The Jewish Learning Fellowship (JLF) at MIT Hillel
The Jewish Learning Fellowship (JLF) is a 10-week experiential, conversational seminar for students looking to deepen their understanding of Judaism on their own terms. We’re interested in asking big questions. You know, the big stuff — like Who am I? What communities am I a part of? What is worth committing myself to, and why? And we don’t purport to have any of the big answers...certainly not for anyone else.
We make no claims about the “right” way to practice or not to practice Judaism. Our job is to help you explore the tradition in a safe space and find your own place, on your terms, in Judaism’s Great Conversation.
By the end of 10 weeks, we want fellows to feel like they have:
1. Jewish friends. Let’s be real: Jewish life doesn’t happen by yourself in your dorm room or apartment. It happens with other people. We want you to feel like you have a bigger Jewish social network at the end of JLF.
2. A Jewish community. We want you to feel a part of something bigger than yourself, and we want you to feel like you have a community after JLF, if you want one. What we’re saying is, we’re going to invite you to get coffee.
3. ...learned something interesting. The wisdom found in Jewish texts, both ancient and contemporary, can be surprising, complicated, delightful, weird, mysterious, perplexing, and FUN. We’ll read these texts broadly and generously in JLF, and we'll count on fellows adding their unique voices and perspectives into our conversations.
Life’s Big Questions: Or how to get more out of college through Judaism
UNDERGRADS: Wednesdays at 8:05pm Eastern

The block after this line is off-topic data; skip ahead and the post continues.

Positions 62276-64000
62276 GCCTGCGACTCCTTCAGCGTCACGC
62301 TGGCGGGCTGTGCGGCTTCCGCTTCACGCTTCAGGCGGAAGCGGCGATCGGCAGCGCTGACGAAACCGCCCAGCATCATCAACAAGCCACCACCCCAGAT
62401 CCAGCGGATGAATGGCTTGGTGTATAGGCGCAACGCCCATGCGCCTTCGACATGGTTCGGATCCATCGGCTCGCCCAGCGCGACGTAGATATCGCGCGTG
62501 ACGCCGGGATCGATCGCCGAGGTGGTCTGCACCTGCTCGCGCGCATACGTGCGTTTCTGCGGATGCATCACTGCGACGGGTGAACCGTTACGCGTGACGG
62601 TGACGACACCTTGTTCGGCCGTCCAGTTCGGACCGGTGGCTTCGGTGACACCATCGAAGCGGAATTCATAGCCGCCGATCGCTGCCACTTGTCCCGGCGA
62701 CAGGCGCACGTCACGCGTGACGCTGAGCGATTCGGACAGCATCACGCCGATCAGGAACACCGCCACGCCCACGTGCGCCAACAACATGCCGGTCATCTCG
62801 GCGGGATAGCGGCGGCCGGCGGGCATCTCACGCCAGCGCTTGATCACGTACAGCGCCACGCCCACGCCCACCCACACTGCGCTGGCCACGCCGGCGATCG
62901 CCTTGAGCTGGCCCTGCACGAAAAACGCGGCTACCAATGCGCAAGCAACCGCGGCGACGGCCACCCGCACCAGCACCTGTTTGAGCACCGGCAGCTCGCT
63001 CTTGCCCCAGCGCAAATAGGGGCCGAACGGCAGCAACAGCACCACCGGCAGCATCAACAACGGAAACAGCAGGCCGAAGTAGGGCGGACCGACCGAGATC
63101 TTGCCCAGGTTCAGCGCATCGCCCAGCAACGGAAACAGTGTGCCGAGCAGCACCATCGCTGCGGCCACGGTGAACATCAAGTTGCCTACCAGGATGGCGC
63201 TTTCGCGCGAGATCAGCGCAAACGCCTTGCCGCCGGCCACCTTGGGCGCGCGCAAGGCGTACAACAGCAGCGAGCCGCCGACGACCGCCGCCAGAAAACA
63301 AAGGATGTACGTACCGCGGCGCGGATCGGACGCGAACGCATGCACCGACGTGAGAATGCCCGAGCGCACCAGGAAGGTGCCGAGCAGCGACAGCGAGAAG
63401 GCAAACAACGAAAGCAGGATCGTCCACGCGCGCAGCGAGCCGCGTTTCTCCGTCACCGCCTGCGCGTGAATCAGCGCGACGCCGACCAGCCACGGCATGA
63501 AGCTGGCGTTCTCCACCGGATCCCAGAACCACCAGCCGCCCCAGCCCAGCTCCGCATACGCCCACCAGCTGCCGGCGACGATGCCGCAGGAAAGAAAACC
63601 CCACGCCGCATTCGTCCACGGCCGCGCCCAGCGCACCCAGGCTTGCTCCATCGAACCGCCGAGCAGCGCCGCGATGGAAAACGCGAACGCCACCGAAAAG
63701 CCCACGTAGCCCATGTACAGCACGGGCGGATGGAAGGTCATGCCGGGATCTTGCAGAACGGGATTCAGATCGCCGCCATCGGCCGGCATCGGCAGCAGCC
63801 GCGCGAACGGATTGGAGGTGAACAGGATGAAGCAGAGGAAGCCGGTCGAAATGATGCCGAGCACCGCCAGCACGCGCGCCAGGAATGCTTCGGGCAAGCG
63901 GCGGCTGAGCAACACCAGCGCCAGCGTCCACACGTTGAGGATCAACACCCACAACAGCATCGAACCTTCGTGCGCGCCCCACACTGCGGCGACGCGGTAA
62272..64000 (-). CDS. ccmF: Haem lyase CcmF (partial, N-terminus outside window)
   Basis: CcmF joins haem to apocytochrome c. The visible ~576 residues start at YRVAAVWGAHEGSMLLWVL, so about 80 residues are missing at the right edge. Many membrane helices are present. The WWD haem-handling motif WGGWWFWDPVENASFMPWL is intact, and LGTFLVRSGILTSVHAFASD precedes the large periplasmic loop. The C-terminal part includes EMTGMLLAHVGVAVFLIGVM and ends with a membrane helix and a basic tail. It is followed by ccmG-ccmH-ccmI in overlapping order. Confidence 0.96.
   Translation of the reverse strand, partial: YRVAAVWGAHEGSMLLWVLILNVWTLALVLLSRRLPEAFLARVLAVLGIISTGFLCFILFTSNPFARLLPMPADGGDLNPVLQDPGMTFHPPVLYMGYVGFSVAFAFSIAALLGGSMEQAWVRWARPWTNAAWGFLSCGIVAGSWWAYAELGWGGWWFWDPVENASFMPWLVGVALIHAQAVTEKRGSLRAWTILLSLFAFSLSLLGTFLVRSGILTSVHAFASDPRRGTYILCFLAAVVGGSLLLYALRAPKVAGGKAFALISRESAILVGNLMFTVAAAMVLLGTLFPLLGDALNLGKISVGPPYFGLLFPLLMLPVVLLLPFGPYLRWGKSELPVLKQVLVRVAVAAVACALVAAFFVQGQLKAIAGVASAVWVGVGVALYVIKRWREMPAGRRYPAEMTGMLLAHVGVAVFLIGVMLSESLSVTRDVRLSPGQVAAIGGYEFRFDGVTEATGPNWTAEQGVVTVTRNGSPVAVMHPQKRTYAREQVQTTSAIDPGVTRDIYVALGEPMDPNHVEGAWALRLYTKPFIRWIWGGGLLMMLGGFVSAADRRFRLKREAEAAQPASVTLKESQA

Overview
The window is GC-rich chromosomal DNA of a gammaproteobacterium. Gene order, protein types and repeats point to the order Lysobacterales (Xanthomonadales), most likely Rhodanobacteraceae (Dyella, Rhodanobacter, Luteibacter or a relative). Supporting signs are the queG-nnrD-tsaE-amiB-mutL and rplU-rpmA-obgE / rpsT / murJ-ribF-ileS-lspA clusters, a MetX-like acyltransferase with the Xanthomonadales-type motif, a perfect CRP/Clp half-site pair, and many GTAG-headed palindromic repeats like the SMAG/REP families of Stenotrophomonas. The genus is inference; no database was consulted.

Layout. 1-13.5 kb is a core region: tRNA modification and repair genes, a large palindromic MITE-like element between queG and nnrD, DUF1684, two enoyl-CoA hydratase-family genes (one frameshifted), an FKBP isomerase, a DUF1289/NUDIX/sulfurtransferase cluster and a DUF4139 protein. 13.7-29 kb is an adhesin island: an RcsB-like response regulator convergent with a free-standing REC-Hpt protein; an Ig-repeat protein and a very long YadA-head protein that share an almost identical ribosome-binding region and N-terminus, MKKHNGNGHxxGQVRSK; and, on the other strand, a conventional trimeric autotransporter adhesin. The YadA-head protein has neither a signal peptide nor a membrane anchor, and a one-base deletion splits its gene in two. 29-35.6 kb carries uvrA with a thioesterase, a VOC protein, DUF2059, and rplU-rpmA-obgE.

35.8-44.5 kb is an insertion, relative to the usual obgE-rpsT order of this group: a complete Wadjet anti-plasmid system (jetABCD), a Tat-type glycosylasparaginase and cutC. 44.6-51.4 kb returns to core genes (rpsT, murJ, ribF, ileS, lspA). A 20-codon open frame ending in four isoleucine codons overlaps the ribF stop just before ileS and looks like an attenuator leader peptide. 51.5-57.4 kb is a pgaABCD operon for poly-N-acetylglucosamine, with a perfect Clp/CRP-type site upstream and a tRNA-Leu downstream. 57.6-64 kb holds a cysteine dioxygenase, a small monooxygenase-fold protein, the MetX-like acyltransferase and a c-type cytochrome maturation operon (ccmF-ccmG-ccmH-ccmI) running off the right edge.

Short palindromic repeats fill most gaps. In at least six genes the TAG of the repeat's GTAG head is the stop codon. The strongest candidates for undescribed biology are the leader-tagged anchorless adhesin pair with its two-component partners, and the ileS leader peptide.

GRADS: Wednesdays at 7:30pm Eastern
College is often the first time that we get to decide who we want to be in a lot of our identities. For the first time, we’re on own… so who do we want to be? What communities am I a part of? What do I want to do with my life? What is my religion? Do I need one?What do I really want to learn and why? Who do I want to hang out with? While these are universal questions, we believe they can be illuminated through the unique light of Jewish traditions. In this seminar, we will explore what it means to be a twenty-something Jewish individual in the world. We will try to explore the often complex questions with which we are faced upon our arrival at college in a way that enables us to find our own answers, but also to ask even more big questions.
Sex, Love, and Romance
Date and Time TBD
For many of us, sexuality and intimacy are some of the issues that matter most, but around which we receive the least guidance. This seminar will explore the ethics of gender, sexuality and intimacy in the Jewish tradition. The richness of this conversation has analogues in countless other topics and themes of human experience. We hope to explore the ideas of gender, sexuality, intimacy and sexual ethics in a broad range of sources in Jewish thought. This semester, we will aim to explore sexual ethics and the ever-elusive notion of intimacy in a way that honors our minds and bodies and respects our position as modern, thoughtful adults. Our approach is open-minded and non-judgmental.